The Elk River is the path to the Delaware Canal. We had to dodge a little commercial traffic, but there were no dramatics. Once in the Bohemia we had only to watch the depth and cruise along the nearly deserted river. The wind stayed up and soon we could see the marina and bridge at Hack Point. The channel narrowed up quite a bit so we decided to head back towards the Elk. Once there, we retraced our steps down the Elk to the Bay.
It was mid-afternoon and we needed to start thinking about a place to spend the night. We didn't see any great anchorages on the Bohemia or Elk, so our options were to go back down to the Sassafras and check out Betterton, head up the channel to the Northeast River and into the town of Northeast or one of the local marinas, or we could head up the long channel into Havre de Grace. Betterton didn't seem to have much there so it seemed like a poor choice. I like Northeast, MD, but I'd been there quite a few times while getting Pelago ready to move her down the Bay. Havre de Grace seemed like the logical option.
Havre de Grace sits at what is now the mouth of the Susquehanna River. During part of the time that the east coast was taking shape, the Chesapeake Bay was the Susquehanna riverbed. Havre de Grace is separated from the Northeast River and the Bay by about 25 sq. mi. of water that varies from 1 to 5 ft deep on my chart. The channel is about 5 miles long and there is a good distance between the bouys, but we motored in without incident. Once in the Susquehanna we found a small cove that we shared with a shippy-looking trawler. We spent the evening there grilling on the lazerette and drinking beer and watching the paddle wheel-driven tour boat take patrons up and down the river. The only real detraction was the railroad bridge about a mile away, but it died down after the commuter trains stopped for the night.
Dave and I woke early. We had already constructed the folding dink so we had little delay getting started for town. We walked around most of the business district and took in the sights. We found one of those small, neighborhood diners where the food is good and cheap, the service comes with a genuine smile, and the retired blue collar workers gather to start the day in the company of friends. There was no TV and music was playing on the radio. One of the codgers in the booth down from us had a paper, but we couldn't see the pictures.
We finished breakfast and walked down to the local grocery store. On the way I looked down one of the streets and there was Pelago riding quietly at anchor silhouetted by the sun reflecting on the water. What a boat.
It took but a few minutes to grab some groceries and ice. We walked through a boatyard and then rowed back to Pelago, folded the dink, raised anchor and the sails, and headed for the channel.
We had a slow sail out with a light breeze on the beam. We turned down the Bay and started tacking downwind. The wind died after a couple tacks. We knew we were still making headway, because we could see our wake. The crab pots must have been making headway, too, because we could see their wakes. The GPS speed read 0.0. And so the day went. We read and fiddled with the sails. Occasionally a puff would come up and we would sail a little. At one point during the day we heard a Pan-Pan about a boat a with no one aboard adrift near Grove Point. Hmmm... we could see Grove Point, but we couldn't see any boats adrift. Later in the afternoon a sailboat going down the Bay motored by very close. We waved and smiled so they would know we OK. Finally we gave up and motored the couple miles left to Still Pond.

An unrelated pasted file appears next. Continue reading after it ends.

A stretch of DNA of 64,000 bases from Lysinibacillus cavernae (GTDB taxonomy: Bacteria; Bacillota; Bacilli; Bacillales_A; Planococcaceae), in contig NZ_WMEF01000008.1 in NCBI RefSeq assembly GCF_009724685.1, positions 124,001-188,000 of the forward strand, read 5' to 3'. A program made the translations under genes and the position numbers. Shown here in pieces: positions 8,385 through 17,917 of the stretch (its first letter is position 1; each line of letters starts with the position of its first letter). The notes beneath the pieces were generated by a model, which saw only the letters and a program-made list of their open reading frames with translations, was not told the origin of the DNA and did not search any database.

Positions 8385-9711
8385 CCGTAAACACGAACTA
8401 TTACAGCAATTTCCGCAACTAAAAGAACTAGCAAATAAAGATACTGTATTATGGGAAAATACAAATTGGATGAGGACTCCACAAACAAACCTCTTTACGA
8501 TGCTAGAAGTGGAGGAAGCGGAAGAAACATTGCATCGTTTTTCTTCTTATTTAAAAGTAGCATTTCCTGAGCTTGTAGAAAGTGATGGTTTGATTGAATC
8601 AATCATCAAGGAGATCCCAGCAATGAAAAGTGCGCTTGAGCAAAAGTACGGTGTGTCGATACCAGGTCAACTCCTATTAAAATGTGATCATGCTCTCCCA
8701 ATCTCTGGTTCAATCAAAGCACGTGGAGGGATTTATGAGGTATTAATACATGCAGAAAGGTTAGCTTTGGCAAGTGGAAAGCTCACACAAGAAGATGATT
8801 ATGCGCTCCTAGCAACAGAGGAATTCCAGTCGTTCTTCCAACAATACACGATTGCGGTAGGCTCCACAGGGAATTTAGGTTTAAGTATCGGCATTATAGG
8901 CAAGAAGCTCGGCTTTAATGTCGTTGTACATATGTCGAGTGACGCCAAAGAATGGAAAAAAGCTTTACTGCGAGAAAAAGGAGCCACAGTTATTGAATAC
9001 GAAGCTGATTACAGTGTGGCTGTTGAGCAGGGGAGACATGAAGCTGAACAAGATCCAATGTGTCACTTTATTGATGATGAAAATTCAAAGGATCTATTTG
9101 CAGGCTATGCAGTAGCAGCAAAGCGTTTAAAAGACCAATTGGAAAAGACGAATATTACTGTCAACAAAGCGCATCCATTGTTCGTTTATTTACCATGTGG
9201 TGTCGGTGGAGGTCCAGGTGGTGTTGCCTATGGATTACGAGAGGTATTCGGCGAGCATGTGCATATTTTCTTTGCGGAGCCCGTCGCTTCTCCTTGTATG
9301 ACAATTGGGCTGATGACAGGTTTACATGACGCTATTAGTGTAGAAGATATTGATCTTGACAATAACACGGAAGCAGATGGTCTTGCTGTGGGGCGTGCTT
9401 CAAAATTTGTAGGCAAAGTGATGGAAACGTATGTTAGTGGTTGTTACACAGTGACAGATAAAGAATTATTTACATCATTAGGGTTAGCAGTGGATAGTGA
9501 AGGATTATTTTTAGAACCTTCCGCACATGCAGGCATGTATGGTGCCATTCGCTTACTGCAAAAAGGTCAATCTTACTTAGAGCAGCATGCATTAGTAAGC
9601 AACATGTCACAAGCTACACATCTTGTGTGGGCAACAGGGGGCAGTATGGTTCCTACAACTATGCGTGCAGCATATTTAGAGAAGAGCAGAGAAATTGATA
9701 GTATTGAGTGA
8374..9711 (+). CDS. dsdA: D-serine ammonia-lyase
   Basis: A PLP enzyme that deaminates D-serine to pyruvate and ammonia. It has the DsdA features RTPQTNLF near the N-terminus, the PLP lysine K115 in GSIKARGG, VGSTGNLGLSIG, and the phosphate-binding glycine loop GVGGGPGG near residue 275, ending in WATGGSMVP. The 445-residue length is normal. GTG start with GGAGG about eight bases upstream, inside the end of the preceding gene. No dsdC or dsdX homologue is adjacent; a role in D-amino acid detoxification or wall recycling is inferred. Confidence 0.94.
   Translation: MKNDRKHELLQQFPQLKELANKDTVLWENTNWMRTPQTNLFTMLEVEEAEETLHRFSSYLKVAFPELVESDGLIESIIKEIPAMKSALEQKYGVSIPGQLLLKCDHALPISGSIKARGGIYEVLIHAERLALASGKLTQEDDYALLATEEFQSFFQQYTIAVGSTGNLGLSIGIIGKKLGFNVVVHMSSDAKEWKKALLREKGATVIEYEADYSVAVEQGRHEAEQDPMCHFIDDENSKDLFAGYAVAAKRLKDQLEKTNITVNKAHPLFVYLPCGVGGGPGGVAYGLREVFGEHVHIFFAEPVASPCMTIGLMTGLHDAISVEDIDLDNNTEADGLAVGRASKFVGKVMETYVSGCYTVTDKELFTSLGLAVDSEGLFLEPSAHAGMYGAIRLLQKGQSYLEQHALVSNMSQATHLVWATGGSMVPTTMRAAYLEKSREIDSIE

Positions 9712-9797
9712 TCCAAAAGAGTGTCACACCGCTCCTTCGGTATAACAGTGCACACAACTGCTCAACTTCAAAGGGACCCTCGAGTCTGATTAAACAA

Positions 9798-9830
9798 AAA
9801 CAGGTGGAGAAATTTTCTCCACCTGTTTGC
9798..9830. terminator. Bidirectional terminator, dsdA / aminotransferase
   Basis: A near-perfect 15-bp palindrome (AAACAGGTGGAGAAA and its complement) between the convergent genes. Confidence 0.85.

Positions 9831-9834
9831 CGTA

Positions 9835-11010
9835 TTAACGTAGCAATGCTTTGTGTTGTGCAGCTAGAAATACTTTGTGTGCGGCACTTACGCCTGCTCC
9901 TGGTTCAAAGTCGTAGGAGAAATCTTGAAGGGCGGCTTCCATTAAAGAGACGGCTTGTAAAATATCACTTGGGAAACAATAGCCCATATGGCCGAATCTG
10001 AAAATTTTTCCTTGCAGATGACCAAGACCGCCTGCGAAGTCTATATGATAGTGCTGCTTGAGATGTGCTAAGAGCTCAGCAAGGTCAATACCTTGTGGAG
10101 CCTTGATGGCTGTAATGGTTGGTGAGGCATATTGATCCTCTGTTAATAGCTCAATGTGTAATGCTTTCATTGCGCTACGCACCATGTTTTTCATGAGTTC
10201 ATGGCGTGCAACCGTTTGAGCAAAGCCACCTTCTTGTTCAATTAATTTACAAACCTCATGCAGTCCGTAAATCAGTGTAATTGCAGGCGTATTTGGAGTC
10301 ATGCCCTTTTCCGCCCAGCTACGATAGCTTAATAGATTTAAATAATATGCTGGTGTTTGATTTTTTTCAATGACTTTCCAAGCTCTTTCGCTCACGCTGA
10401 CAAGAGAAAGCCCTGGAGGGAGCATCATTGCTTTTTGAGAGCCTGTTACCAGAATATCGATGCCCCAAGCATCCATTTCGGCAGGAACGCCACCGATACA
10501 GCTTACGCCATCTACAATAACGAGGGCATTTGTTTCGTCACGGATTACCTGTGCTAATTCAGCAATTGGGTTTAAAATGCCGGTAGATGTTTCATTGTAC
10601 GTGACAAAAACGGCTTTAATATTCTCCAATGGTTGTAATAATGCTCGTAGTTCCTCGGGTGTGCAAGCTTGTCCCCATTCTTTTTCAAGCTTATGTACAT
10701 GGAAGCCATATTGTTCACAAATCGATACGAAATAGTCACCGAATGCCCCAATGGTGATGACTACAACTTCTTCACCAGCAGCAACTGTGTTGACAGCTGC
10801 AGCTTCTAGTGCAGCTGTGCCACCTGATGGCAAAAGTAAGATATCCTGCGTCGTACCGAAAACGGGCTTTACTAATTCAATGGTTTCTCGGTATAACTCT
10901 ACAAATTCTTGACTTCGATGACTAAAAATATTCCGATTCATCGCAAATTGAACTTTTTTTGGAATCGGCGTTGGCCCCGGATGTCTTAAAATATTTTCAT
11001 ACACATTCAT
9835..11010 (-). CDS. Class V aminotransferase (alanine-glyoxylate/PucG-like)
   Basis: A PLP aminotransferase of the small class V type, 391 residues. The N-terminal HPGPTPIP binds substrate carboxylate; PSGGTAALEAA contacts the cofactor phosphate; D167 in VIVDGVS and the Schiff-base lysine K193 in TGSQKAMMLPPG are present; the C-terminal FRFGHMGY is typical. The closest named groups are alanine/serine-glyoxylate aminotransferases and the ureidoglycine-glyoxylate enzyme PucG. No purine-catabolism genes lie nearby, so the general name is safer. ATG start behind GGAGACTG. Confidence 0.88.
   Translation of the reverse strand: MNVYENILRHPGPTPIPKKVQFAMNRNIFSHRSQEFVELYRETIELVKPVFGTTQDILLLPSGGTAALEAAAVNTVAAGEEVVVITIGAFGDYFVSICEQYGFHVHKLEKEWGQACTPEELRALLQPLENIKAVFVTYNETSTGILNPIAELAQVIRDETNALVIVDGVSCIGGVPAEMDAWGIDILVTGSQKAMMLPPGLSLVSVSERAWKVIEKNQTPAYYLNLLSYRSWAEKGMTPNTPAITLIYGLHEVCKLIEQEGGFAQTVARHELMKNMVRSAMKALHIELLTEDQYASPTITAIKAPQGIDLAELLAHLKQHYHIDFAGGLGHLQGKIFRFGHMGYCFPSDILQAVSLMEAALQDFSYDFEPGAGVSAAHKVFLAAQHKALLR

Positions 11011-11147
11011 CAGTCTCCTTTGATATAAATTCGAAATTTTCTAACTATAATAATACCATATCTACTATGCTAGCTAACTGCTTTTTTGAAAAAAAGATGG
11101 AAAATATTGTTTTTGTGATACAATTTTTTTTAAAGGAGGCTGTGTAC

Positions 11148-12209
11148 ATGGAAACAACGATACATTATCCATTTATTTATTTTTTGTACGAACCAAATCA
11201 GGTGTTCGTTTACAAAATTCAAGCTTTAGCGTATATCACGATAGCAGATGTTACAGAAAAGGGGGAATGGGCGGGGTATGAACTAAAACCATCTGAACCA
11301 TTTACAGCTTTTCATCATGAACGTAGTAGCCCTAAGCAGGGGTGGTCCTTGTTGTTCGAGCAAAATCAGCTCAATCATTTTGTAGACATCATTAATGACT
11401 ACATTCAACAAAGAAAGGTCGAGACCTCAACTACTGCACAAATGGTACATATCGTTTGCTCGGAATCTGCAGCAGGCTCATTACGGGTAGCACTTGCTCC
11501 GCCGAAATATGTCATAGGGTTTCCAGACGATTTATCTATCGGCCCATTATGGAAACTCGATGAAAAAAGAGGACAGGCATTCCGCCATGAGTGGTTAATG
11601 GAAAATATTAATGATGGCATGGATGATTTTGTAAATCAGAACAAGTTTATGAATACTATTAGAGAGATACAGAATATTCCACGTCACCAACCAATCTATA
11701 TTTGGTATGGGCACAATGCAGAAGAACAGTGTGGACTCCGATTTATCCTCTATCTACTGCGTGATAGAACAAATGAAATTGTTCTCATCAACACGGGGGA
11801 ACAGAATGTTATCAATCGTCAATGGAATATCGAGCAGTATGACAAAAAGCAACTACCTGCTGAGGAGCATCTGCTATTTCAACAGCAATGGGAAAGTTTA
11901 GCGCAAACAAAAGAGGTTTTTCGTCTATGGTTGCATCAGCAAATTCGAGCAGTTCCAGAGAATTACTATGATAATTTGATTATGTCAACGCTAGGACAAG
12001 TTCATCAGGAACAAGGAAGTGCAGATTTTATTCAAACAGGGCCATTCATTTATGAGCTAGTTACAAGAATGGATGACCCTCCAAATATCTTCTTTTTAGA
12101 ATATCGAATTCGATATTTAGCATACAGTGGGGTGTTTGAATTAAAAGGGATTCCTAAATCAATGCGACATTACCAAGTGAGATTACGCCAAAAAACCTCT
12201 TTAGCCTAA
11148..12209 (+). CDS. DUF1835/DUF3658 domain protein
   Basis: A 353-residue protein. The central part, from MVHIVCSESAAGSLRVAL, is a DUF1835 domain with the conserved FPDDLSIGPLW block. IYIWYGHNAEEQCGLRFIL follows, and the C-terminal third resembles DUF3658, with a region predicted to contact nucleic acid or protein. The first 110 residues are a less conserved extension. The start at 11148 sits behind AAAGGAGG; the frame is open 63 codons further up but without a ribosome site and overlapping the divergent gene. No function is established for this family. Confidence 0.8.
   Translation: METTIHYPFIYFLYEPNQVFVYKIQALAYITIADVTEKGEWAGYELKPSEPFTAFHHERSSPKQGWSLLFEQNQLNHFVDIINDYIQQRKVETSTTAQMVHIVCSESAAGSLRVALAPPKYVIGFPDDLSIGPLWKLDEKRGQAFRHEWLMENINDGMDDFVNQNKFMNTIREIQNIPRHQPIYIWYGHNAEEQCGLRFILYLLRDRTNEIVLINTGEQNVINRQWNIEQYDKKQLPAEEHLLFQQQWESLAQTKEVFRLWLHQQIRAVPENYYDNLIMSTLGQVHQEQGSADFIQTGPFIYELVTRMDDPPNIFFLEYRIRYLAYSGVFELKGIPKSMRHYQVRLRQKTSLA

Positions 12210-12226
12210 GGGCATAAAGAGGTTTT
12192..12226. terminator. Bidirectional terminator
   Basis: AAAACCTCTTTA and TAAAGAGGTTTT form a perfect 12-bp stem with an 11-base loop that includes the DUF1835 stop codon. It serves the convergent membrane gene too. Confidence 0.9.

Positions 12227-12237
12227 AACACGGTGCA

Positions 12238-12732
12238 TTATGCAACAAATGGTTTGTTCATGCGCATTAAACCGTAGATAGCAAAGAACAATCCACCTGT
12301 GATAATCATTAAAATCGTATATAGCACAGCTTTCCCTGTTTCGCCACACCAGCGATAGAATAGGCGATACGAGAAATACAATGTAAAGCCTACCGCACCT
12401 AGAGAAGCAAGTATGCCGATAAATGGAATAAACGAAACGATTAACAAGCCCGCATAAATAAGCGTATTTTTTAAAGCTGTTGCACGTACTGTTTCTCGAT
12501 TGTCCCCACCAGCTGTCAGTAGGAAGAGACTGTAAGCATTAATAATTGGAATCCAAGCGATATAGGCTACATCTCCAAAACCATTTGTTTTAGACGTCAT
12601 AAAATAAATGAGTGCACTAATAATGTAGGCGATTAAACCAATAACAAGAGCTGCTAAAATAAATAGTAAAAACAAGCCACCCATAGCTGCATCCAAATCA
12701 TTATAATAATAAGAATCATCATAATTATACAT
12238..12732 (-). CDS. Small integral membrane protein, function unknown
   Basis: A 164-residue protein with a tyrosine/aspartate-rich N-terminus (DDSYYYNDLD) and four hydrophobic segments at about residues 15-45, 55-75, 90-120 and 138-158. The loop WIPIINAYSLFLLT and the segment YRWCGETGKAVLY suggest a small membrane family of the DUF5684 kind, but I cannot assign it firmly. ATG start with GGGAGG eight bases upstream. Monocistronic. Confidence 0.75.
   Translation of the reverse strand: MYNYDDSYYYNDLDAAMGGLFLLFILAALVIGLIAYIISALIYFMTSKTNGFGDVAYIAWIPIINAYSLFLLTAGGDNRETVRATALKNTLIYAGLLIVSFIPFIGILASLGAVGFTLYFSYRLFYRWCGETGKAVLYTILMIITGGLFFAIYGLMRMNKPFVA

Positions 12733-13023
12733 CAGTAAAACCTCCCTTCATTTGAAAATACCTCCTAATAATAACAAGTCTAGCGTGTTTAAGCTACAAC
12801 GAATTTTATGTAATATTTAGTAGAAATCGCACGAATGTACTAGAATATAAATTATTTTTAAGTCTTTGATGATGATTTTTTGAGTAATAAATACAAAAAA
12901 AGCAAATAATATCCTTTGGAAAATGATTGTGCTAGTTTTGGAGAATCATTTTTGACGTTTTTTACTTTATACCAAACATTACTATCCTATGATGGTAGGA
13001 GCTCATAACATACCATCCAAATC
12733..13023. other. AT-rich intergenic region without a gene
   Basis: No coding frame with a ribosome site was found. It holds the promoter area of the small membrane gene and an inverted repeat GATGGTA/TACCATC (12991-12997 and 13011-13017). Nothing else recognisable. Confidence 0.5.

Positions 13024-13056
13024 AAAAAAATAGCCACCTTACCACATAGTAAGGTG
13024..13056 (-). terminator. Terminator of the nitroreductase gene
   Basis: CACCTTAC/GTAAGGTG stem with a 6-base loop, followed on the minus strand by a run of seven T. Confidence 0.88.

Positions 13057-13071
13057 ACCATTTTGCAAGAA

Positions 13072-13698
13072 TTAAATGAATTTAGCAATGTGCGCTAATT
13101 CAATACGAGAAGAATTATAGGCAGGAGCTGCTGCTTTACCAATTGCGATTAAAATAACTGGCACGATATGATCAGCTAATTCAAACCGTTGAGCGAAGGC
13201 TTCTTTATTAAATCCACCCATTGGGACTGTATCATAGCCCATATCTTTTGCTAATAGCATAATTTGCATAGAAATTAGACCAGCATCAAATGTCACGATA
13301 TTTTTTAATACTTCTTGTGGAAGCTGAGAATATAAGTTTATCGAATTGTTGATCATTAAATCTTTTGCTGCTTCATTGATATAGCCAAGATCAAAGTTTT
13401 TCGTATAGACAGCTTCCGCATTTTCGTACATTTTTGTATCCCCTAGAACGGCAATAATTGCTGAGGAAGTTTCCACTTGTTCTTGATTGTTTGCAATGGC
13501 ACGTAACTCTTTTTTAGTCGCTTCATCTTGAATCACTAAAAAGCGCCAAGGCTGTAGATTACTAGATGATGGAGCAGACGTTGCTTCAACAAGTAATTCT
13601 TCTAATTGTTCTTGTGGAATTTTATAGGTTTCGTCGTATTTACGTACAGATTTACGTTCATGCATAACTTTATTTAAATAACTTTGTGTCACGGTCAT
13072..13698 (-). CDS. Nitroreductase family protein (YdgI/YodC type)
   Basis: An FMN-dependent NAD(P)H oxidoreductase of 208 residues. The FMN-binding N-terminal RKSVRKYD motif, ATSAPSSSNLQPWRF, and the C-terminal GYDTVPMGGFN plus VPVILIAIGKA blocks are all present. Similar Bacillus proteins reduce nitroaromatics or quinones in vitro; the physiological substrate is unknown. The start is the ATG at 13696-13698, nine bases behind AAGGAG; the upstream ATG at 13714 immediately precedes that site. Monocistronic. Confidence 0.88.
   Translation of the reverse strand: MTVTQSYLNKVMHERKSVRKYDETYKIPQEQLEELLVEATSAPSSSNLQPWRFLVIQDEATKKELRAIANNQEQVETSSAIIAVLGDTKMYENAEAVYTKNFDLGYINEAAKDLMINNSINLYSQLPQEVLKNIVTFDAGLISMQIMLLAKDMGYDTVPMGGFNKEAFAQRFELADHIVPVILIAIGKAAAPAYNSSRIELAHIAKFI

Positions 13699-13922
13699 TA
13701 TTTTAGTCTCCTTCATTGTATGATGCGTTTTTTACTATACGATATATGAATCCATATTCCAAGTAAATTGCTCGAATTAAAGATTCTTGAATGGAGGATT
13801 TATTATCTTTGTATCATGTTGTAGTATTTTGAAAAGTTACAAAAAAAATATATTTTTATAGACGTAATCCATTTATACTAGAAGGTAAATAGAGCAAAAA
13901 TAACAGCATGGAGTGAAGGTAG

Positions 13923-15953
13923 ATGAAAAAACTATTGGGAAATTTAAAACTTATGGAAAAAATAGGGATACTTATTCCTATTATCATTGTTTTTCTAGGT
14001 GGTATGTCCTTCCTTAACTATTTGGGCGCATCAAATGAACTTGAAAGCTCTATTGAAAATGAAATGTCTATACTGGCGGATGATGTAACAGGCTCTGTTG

Still Pond is a little cove on the eastern shore of the Bay. We shared it with about 5 other boats, but there was plenty of room so we didn't have to get too close. There are only a couple houses on Still Pond and they sit back from the shore. The night was clear and the Milky Way was smeared across the sky. The stars were brilliant. There were so many that some easy constellations like Cassiopeia blended into the surrounding stars that are seldom seen in suburban areas.
We woke to a nice breeze out of the north. We ate a quick breakfast and set sail. We tacked downwind across the Bay. Our limit on the east side was the shore, but on the west side is a row of yellow buoys that mark the edge of the Aberdeen Proving Grounds - a military weapons testing area. It's a little disconcerting to hear the explosions as you sail towards their buoys. ;-)
We got on a tack that would just barely take us south of Poole's Island. Dave sailed while I drilled and tapped the boom and added some hardware for a reefing system. The wind gave us a little lift and we slid past Poole's island. It continued to lift and we squeaked past the southern end of Hart-Miller Island and the shallows off North Point at the mouth of the Patapsco. We tacked a couple of times and ducked into the Magothy River. Most of the Magothy is very wide and we sailed up the south edge, into Forked Creek and anchored in Cool Spring Cove.